This book had its beginnings in a short piece, 'My world as a child' written in 2002 in response to reading Margaret Atwood's famous book on writing Negotiating with the Dead: A Writer on Writing (2002). Jeanette then 'put the piece aside and didn't think about it again' until she enrolled on a 2011 summer school of life writing at the Centre for Lifelong Learning at the University of Auckland. On that course Jeanette began work on a series of short pieces about her birth and childhood, including an account of her first home and its environs that would later provide the framework and some of the content of her book. In these stories Jeanette was evoking a time, long past, where people lived in close knit communities and where the rhythms of daily life were simpler, gentler, warmer and highlights were; the arrival of letters and presents from a grandmother in England; dances at the local RSA where the children got to skate in their socks over the powdered floor; the novelty of the chewing gum, that came in strips wrapped in foil, gifts from the North American soldiers stationed in Auckland during the war years; or a day long family outing involving, tram, ferry and bus to visit favourite relatives in Birkenhead. Her account of starting school and the strangeness of the new routines and the different teaching styles are written with freshness and humour. And that is the charm of this book, the way it offers a candid and engaging historical account of how life was lived in New Zealand in the 1940s, as seen through the eyes of an inquisitive little girl.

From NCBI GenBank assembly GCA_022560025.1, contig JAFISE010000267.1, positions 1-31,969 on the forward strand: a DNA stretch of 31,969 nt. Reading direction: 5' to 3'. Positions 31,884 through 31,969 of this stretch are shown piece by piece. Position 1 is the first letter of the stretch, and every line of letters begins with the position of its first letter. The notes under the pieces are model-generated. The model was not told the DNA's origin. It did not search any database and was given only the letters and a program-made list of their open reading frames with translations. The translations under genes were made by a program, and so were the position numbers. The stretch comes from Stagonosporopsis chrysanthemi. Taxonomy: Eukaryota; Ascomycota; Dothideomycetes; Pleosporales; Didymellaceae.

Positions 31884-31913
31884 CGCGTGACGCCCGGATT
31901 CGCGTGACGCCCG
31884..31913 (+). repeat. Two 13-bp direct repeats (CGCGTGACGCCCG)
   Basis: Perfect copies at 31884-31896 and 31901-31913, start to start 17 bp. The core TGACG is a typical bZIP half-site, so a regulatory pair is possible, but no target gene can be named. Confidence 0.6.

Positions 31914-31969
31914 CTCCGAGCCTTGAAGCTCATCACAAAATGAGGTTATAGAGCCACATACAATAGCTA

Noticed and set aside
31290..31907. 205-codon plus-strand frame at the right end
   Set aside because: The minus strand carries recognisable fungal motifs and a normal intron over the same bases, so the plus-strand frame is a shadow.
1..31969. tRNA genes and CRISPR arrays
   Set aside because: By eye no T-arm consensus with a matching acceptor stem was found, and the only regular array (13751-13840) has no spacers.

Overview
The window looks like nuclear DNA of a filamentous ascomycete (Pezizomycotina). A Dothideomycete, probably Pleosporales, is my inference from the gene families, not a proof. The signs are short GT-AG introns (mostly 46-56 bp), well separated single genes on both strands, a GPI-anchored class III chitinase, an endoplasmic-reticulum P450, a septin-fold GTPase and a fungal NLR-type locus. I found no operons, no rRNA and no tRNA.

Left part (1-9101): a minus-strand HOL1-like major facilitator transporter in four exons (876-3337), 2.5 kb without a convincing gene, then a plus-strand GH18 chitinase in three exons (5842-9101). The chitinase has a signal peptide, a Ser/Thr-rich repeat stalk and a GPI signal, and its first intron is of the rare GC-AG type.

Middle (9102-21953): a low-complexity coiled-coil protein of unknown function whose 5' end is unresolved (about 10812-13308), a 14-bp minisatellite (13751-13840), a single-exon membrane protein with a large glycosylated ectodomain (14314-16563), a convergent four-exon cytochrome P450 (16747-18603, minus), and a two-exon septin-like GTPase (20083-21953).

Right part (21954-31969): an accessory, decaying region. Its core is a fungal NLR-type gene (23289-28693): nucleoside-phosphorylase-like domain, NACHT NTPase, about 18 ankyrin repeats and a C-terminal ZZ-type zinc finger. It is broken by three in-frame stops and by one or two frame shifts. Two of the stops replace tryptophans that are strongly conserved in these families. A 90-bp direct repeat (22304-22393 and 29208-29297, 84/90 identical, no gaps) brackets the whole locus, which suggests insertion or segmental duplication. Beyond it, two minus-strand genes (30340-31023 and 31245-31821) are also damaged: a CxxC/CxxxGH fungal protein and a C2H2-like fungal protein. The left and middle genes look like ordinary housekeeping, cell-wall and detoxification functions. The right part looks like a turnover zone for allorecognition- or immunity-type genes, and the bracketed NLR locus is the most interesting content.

For people interested in recording their life story primarily for family and friends, Jeanette’s book, the writing of it and the production process illustrates just how possible it is to write and publish a memoir. Jeanette chose to explore a short well-defined period in her life, a time she remembered fondly. With a small and realistic goal like this and a straightforward method — she used the short, rapid writing technique taught in my classes to discover her material — she remained on task and was able to bring her project to fruition. She then built her book, story by story until she had a satisfactory first draft ready for editing. Following the edit she then employed Mary Egan, New Zealand’s premium self-publisher, and her team, daughters Sophie and Anna, to manage the production, including the copy edit, the design of the cover and page layout and the commercial printing of the manuscript. The production process took four months.